8. A method according to claim 7, including the step of moving said transducer relative to said position and thereby controlling the formation of said liquid bearing.
9. A method according to claim 8, wherein said bearing comprises a thin film of a liquid consisting of one or more of water, alcohol, acetone.
10. A method according to claim 1, further including the step of removing said liquid from the surface of said recording medium so that said surface of said recording medium is effectively free of said liquid.
11. For use in an apparatus wherein a prescribed characteristic of a recording medium is established by a transducer coupled therewith, arrangement for controlling the coupling of said transducer to said recording medium comprising:
means for applying to said recording medium a liquid of the type that will effectively readily evaporate without leaving a residue; and
means for causing a liquid film to be provided at at least that portion of said recording medium at which said transducer is coupled to establish said prescribed characteristic, so as to provide an effective cushion between said transducer and the surface of said recording medium.
12. An arrangement according to claim 11, wherein said liquid apply means includes means for applying a thin film of a liquid consisting of one or more of water, alcohol, acetone on the surface of said recording medium.
13. An arrangement according to claim 11, wherein said apparatus includes means for moving said recording medium relative to said transducer, said liquid film being carried past said transducer during the relative movement between said recording medium and said transducer.
14. An arrangement according to claim 13, wherein said liquid applying means comprises means for causing said liquid to be directed onto said recording medium and means for establishing the thickness of the liquid film that is formed on said recording medium.
15. An arrangement according to claim 11, wherein said recording medium includes a magnetically responsive recording material and said transducer comprises a magnetic head.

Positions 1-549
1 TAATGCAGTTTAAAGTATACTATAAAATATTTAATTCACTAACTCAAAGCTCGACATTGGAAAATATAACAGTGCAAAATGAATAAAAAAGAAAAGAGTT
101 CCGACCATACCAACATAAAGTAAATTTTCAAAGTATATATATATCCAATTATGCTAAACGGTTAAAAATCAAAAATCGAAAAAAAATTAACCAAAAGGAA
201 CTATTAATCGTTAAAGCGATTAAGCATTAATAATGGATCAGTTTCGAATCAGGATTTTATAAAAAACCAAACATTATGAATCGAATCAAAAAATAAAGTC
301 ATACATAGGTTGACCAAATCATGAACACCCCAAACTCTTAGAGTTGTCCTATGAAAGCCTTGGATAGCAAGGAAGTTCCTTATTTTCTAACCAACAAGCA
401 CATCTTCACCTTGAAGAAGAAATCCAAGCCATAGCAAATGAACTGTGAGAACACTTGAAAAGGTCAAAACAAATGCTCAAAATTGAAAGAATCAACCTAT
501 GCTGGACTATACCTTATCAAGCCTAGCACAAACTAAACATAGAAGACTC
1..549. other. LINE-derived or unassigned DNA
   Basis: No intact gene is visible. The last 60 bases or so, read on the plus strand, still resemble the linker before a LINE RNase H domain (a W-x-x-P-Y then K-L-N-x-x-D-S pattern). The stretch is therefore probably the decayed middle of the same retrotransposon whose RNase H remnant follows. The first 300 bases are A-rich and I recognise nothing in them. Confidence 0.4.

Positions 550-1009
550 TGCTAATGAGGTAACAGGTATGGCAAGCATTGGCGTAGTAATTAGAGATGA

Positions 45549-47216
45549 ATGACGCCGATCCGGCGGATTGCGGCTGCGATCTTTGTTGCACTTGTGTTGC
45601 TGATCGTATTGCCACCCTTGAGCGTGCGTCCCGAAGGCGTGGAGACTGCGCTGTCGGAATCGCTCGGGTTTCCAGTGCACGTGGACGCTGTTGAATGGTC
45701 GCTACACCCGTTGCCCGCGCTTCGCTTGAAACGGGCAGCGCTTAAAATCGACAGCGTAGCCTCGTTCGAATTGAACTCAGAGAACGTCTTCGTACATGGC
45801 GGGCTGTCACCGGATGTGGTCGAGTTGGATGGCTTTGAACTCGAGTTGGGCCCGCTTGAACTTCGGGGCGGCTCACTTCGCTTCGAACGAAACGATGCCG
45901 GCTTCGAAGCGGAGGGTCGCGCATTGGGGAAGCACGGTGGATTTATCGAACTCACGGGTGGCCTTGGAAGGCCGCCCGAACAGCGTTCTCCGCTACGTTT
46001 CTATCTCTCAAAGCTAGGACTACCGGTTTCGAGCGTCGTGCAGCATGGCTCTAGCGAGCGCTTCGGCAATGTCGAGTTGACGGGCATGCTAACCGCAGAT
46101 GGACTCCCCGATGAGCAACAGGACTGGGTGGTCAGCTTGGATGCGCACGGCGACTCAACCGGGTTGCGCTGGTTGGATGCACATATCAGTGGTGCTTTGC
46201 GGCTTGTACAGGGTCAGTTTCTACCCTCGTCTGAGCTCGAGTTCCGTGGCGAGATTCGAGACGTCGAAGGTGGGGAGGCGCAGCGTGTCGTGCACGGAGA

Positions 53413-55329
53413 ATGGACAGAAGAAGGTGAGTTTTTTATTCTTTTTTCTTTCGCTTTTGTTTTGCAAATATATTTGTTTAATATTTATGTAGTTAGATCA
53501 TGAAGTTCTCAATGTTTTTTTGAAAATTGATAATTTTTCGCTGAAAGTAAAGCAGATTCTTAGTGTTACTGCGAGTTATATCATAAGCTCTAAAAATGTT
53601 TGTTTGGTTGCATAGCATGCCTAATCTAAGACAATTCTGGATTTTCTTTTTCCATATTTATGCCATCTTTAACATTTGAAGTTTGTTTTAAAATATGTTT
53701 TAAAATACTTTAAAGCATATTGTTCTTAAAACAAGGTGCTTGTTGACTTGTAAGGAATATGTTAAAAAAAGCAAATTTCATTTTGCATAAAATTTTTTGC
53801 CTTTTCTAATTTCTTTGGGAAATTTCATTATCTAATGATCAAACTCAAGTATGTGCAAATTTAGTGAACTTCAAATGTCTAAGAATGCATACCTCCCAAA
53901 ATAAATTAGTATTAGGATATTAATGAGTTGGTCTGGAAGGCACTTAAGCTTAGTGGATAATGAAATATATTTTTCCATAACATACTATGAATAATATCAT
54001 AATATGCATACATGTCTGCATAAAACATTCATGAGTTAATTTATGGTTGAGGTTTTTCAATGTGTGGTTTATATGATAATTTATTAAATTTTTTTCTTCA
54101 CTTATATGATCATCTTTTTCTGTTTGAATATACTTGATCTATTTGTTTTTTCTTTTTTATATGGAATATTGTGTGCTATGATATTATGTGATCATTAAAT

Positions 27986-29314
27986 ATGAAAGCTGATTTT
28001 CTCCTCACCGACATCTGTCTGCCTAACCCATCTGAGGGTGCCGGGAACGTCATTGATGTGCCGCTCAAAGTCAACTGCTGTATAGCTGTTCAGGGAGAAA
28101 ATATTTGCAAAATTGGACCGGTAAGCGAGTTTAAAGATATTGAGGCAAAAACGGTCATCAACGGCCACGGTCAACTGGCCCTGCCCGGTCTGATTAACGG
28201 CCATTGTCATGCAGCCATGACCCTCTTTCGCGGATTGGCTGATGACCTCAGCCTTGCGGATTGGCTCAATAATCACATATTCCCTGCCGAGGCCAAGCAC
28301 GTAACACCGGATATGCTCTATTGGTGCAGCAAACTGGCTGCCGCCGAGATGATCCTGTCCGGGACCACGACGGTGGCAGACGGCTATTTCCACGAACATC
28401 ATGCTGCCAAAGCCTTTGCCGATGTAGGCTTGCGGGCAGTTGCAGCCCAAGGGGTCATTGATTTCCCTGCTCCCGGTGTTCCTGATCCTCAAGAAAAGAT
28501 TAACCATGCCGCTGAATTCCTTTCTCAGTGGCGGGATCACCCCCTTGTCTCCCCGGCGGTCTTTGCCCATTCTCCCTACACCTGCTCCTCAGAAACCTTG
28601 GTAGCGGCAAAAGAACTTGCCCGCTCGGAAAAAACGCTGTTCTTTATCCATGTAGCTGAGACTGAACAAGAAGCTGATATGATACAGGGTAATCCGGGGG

16. An arrangement according to claim 15, wherein said recording medium includes a rotatable cylindrically-shaped body having a region of magnetic field responsive material at the surface thereof, and said liquid applying means includes means for forming a thin liquid film on the surface of said body in proximity of the position of said transducer relative to said body.
17. An arrangement according to claim 11, wherein said recording apparatus comprises a magnetographic recording apparatus in which an image that has been formed on a magnetic recording medium is transferred to a further recording medium by the application of toner to said magnetic recording medium subsequent to the effective evaporation of said liquid bearing from the surface of said magnetic recording medium.
18. An arrangement according to claim 17, further including means for removing said liquid from the surface of said recording medium so that said surface of said recording medium is effectively free of said liquid prior to the application of recorded image transfer material to said recording medium.
19. An arrangement according to claim 17, wherein said transducer comprises a magnetic head displaceable relative to the position at which said magnetic head is operable to establish a prescribed magnetic characteristic in the surface of said recording medium.
20. An arrangement according to claim 19, wherein said liquid applying means includes means for controlling the application of said liquid to said recording medium in dependence upon the displacement of said magnetic head.
21. An arrangement according to claim 20 wherein said liquid applying means comprises means for applying a liquid consisting of one or more of water, alcohol, acetone to said recording medium.
22. An arrangement according to claim 11, further including means for removing said liquid from the surface of said recording medium so that said surface of said recording medium is effectively free of said liquid.